As a home owner, you have to sell your house four times to get it to the closing table. First, you have to sell it to the Realtor who is going to be your listing agent and represent you and your interests to the world. Then your Realtor has to excite *other* Realtors into believing the home is worth the price. That Buyer’s Agent then has to excite their clients, so they’ll visit and consider the home for purchase. So far we have three sets of people being sold primarily on emotion.
However, there’s a fourth person who evaluates the sale and that person does NOT base decisions on excitement or emotion. That’s the appraiser. The appraiser is the person who determines if the home is worth the amount that the bank will be laying out to the buyer as a mortgage loan. It's a major responsibility because If the appraiser overvalues the home, the loan goes through and then the buyer later defaults, it’s the bank that takes the hit;. Based on the number of foreclosures and short sales in recent years, banks are stricter than ever when analyzing home values. Therefore, there’s no room for emotion in an appraisal—just clear-cut facts.
Here's a summary of the appraisal process: the appraiser visits the home in question to make sure that everything in the listing is accurate. Then he or she compares the home to others in the immediate area (if possible) that are most similar and have sold within the last 3-6 months. If there are slight differences in square footage, acreage, amenities, they make adjustments up or down to determine the actual market value of the home in question. If the mortgage amount asked by the seller and agreed to by the buyer for the home is more than its appraised value (less deposit), the bank will not approve the buyer’s mortgage loan. It is then up to the sellers to decide if they will reduce their price or up to the buyers if they will take the home anyway and just make up the difference in cash.
That latter scenario is what so many home sellers are counting on when they reject the price I am advocating for their home. So often I hear, “We just need that one buyer who falls in love with the home” or “Someone will think the home is worth it ande com up with the difference.” In other words, they’re hoping for a buyer who is not being properly counseled by their agent or an unrepresented buyer that is uneducated about local home values. The truth is that in the wake of the financial turmoil of 2007-2011, it’s unlikely that buyers’ attorneys are going to allow their clients to buy a home that’s worth less than the sales price. And most buyers are not sitting on a pile of cash to lay out for a home they’ve just been told is overpriced. In other words, those deals die.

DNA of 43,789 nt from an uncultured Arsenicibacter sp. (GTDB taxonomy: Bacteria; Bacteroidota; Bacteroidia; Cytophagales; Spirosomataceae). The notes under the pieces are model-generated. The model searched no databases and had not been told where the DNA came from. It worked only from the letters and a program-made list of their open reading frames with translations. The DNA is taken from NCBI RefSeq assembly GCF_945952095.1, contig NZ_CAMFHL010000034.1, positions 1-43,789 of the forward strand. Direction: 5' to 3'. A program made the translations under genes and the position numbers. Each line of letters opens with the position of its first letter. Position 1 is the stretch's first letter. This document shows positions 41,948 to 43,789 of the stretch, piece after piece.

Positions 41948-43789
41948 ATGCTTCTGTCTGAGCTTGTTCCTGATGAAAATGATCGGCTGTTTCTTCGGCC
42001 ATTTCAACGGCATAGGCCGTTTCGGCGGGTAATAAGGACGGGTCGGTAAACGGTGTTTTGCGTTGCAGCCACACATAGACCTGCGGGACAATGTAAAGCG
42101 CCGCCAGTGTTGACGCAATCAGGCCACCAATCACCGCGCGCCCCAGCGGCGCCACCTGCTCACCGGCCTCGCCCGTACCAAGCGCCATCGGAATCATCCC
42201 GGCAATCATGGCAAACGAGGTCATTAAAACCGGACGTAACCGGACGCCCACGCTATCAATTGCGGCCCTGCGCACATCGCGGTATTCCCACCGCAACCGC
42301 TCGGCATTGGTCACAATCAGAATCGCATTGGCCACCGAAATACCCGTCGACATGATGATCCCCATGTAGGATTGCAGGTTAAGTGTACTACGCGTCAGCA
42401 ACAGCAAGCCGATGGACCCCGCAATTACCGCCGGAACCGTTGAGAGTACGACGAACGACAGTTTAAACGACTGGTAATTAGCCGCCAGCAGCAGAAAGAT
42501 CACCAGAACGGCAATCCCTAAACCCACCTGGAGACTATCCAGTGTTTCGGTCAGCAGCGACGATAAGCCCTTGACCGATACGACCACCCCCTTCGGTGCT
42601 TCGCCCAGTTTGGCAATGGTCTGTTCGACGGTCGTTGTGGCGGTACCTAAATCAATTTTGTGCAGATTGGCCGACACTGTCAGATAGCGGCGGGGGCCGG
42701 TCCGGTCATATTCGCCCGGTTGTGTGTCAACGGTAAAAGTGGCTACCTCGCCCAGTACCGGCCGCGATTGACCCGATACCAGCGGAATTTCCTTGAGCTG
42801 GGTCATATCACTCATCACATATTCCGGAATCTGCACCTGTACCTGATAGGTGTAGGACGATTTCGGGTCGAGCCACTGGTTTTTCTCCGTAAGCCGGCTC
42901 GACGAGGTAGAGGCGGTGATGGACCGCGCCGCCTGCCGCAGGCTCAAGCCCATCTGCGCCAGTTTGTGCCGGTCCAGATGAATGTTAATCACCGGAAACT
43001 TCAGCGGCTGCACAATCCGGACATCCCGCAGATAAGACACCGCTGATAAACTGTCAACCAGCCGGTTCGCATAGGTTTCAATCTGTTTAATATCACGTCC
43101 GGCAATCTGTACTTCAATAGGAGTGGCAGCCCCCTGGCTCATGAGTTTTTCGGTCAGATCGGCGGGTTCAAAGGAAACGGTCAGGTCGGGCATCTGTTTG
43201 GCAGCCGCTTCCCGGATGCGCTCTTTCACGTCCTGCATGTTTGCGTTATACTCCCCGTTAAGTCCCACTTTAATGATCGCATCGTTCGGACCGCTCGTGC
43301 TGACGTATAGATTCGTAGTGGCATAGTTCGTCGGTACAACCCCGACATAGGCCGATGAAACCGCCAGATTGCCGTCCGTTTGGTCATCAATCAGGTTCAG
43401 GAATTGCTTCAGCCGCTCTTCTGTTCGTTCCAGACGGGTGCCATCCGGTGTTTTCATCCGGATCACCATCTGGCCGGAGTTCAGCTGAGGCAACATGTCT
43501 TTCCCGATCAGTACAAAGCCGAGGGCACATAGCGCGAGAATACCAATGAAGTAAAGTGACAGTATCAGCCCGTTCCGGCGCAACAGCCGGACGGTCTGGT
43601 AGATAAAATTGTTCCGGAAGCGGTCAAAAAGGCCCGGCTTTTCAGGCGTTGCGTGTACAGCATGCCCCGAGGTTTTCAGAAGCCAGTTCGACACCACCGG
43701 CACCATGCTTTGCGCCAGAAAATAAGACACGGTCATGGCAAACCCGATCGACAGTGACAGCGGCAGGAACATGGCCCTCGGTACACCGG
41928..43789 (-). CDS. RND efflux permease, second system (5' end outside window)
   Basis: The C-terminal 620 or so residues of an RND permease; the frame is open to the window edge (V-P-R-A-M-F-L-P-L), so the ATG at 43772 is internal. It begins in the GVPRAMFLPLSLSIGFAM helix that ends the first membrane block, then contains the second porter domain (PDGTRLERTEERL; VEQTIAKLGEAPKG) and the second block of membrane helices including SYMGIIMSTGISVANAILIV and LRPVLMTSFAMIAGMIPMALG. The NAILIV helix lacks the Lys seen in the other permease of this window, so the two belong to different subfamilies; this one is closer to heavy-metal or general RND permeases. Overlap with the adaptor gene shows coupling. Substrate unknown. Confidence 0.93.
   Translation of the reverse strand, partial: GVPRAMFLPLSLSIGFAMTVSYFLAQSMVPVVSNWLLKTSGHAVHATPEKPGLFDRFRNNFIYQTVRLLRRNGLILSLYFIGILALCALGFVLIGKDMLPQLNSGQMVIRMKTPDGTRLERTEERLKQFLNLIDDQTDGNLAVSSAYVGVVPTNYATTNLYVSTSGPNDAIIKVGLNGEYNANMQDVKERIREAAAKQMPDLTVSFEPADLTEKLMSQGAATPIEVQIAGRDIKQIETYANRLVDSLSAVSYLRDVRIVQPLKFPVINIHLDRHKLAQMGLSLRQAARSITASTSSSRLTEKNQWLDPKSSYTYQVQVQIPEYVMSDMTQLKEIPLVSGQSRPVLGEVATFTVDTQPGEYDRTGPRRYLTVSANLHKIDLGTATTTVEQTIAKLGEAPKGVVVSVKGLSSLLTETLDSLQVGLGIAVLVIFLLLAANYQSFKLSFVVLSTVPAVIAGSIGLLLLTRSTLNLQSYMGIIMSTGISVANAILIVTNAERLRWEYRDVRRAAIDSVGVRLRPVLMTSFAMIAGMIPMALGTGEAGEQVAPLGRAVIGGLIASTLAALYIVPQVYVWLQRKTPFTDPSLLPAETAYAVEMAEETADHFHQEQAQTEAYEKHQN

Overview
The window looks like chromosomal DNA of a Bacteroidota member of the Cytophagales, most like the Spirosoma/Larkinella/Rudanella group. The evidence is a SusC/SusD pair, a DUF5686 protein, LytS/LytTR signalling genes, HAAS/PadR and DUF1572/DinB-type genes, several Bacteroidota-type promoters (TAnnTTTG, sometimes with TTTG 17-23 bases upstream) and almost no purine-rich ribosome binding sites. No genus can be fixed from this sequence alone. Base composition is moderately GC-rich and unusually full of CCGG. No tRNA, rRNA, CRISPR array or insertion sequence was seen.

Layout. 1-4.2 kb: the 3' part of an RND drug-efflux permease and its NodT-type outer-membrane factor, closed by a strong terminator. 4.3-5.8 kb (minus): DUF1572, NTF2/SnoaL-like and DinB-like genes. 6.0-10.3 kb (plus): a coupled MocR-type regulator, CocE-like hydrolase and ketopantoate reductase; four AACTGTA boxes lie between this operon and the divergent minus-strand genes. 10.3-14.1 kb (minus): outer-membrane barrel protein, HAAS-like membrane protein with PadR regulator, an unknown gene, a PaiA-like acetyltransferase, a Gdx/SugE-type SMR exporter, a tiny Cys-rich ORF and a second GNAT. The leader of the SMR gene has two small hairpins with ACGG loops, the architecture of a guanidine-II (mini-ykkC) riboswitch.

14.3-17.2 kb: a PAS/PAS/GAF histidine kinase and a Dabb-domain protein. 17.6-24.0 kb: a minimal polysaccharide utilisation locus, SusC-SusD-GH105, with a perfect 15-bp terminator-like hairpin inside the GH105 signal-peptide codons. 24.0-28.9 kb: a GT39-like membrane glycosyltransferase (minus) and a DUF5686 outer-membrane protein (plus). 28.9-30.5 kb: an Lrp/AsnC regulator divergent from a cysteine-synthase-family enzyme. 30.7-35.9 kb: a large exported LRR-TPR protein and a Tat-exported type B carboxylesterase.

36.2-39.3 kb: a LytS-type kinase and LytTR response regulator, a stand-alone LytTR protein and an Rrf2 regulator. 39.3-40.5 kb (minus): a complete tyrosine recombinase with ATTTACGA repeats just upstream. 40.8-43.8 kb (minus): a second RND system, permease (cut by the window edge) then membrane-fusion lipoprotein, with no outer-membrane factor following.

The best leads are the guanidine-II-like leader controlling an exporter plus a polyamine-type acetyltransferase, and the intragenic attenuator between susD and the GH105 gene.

When I point out comparable properties on which to base pricing, home sellers often defend their overinflated price by telling me, “Did you see that home? It had a overgrown backyard, it had very messy neighbors next door, it had ugly wallpaper, etc.” Unfortunately, none of that matters to the appraiser; they can't go inside sold houses so they won't have any idea about these issues. They’re going by the listing sheets to ‘comp out’ the property, just like the Realtor is. They’re going by square footage, acreage, number of bathrooms, whether or not the basement is finished, and so forth. Often, they’re not even local to the area. In Rockland. I’ve actually seen appraisers come all the way down from Poughkeepsie.
Because appraisers are not always local and are certainly not infallible, a good agent will meet the appraiser at the property when they visit and defend their listing price by presenting comparable listings that sold at a similar price. All those comps, in a perfect world, will be similar in size, style, amenities and school district. That way, these agents can head off a problem before it starts. HOWEVER, even the best agent in the world can’t defend a price where there are no comparable sales because the home is overpriced. Again, the deal dies.
So consider the Great and Powerful Appraiser when discussing price with your Realtor. Ultimately, it’s your agent’s responsibility as your fiduciary to make sure you price your home at a price that will allow it to sell. By insisting on listing at an unrealistically high price, you could cost yourself thousands of dollars because your listing will sit and get stale. When a house's Days on Market (DOM) are longer than average, the situation gives buyers pause. They may never visit because they assume something is terribly wrong with the home. A good agent won’t take an overpriced listing because they know they’re working against the best interests of the home owner. Listing with the agent who agrees with your *dream* price because they’re telling you what you want to hear may get them buyers (to whom they'll sell better-priced homes) but it's sentencing you to a place on the Expireds List in 6 months’ time. That is NOT where you want to be.